5 Job Areas to Consider in Advanced Manufacturing
Apr 1, 2015
by Eric Butterman ASME.org
Mechanical engineering already presents its share of employment possibilities, but combine it with the white-hot field of advanced manufacturing and theopportunities only widen. ASME.org looks at five job areas for MEs to consider in this expansive category.
Medical Device Design and Manufacturing
Healthcare is a field that will likely grow as time goes on, and medical device development and manufacturing has opportunities within it. “It’s not just whether you can create something but can you make sure it will meet regulations,” reminds Dr. Nabil Nasr, associate provost and director of the Golisano Institute for Sustainability at the Rochester Institute of Technology. “For a company like a Johnson & Johnson, GE Medical, or Siemens, there are a good amount of suppliers that work with them to set up manufacturing processes and will also need expertise from the production side as well.” In addition, many with a mind for engineering often have an interest or an aptitude for medicine—here’s a chance to combine both without all those years of medical school.
With growing demand and rising consumption in many countries around the world today, we need solutions to be environmentally conscious and for products to be disposable at the end of life. “Sustainable manufacturing design is extremely valuable here—if an engineer can find ways for products, even electronic games, that end up in the trash or recycled to be recovered, it’s huge,” Nasr says. “Think of the demand to do this even with small appliances. To see a product to the very end—rather than just its function during use—that’s a different level of being a visionary.”
Control Sensors Development
This area is the one Nasr is highly involved in. Developed at the Rochester Institute of Technology, he says, a group called Vnomics Corp. has been able to take advantage of embedded sensors. “Looking at aspects such as autonomous vehicles and advanced safety, we see mechanical engineers in this work area are in high demand,” he says. The company has around 75 mechanical and electrical engineers to show for it, according to Nasr.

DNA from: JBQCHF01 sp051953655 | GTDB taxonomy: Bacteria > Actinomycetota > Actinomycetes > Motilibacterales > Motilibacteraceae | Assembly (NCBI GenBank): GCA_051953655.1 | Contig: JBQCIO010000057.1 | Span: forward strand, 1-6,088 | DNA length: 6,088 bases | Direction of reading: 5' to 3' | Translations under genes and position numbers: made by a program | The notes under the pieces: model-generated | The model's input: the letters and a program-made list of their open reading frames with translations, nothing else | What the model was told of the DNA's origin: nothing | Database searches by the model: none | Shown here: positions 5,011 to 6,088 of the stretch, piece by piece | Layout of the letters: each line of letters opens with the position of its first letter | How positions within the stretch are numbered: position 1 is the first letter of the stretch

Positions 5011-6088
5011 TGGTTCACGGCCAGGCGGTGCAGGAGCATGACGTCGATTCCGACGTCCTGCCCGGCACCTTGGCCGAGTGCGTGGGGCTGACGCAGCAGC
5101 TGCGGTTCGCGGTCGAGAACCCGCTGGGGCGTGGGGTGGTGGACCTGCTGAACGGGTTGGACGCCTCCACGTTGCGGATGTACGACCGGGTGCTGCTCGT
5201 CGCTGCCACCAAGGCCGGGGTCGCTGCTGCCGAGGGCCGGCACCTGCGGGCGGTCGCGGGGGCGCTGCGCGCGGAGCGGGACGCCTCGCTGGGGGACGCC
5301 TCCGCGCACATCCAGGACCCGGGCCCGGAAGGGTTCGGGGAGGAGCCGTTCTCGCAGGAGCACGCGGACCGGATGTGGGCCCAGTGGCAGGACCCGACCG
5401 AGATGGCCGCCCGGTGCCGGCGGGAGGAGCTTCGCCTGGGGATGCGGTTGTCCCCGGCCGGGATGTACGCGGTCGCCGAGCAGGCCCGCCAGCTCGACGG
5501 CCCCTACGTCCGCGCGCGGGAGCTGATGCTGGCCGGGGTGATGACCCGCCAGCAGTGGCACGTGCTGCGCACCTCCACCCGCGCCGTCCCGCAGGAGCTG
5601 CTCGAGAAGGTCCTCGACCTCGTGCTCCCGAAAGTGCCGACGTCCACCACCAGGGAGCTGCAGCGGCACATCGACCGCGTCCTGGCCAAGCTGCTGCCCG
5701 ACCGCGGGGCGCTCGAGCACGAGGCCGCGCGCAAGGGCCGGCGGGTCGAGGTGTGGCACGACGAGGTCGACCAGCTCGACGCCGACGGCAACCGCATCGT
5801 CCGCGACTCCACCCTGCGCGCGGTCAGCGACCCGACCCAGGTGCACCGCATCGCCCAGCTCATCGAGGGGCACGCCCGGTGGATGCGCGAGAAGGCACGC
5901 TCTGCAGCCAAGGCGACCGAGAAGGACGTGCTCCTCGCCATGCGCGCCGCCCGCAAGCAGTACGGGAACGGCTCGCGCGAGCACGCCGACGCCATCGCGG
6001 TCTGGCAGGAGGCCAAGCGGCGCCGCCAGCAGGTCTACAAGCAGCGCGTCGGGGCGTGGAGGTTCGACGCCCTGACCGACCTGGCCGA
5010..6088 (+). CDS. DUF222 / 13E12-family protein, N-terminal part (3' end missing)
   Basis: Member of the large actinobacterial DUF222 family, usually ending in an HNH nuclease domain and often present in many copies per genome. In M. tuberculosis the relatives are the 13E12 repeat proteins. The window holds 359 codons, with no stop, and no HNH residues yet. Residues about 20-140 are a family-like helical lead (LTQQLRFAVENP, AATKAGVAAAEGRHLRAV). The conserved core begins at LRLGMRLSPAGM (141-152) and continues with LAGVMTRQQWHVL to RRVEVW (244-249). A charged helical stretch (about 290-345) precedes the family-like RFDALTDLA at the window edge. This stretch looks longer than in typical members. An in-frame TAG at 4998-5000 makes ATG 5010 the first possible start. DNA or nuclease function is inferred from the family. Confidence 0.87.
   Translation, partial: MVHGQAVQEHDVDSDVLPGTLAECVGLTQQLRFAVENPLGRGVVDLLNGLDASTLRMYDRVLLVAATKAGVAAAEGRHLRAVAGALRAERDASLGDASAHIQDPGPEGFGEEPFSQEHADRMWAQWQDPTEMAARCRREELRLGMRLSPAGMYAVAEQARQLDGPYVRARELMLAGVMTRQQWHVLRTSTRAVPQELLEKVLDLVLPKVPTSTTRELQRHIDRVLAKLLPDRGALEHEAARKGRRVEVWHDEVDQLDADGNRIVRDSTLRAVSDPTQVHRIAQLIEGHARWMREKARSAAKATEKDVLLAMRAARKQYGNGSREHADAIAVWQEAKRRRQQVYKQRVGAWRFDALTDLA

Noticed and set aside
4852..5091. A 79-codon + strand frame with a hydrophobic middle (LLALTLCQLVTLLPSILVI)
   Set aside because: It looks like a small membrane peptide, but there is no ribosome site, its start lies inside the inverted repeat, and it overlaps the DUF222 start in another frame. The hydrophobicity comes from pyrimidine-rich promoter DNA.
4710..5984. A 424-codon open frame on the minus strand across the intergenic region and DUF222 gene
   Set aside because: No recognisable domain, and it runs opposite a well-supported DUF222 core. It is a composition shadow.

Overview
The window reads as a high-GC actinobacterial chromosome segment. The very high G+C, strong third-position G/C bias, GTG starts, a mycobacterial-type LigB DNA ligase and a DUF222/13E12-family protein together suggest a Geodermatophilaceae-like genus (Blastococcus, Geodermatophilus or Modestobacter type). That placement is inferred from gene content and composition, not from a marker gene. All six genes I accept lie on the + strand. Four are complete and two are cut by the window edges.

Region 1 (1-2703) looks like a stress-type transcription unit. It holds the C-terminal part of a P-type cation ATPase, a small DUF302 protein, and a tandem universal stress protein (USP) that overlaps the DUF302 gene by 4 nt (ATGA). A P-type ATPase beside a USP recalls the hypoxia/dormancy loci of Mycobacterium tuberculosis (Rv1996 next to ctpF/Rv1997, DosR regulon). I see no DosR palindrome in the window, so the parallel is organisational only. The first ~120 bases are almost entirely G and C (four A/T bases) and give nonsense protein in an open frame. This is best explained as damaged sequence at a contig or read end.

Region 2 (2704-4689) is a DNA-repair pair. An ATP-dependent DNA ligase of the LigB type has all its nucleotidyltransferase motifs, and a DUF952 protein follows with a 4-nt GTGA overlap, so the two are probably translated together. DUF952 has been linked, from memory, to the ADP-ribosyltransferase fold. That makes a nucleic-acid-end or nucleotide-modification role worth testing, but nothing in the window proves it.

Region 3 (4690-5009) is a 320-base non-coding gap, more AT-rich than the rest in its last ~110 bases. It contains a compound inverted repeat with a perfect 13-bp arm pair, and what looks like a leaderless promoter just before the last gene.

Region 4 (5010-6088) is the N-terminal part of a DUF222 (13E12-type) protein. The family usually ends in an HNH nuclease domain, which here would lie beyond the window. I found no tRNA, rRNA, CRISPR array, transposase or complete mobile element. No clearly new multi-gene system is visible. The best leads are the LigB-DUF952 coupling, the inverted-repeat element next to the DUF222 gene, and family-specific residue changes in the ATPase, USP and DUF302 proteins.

Richard Trillwood, CEO and Founder of Electron Beam Engineering, says welding engineers are in strong demand, with lasers and electron beam work among the leading areasof opportunity. “Laser is expanding at a very high rate and you have to consider fusion welding as on the move as well,” he says. “This involves electron beam, friction, projection resistance, and more. For someone who takes to the subject matter, there is a lot of potential.”
Supply Chain Strategy
When it comes to the manufacturing environment, you often hear that learning how to qualify a supplier production is key, Nasr says. Here, he believes mechanical engineers can have an edge. “It’s how you deal with the mechanics of having a supply chain that ultimately results in getting the final product produced at the right specification,” he says. “Mechanical engineers have the background to hone in on problems that get in the way.”
Eric Butterman is an independent writer.
To see a product to the very end—rather than just its function during use—that’s a different level of being a visionary.Dr. Nabil Nasr, associate provost and director, Golisano Institute for Sustainability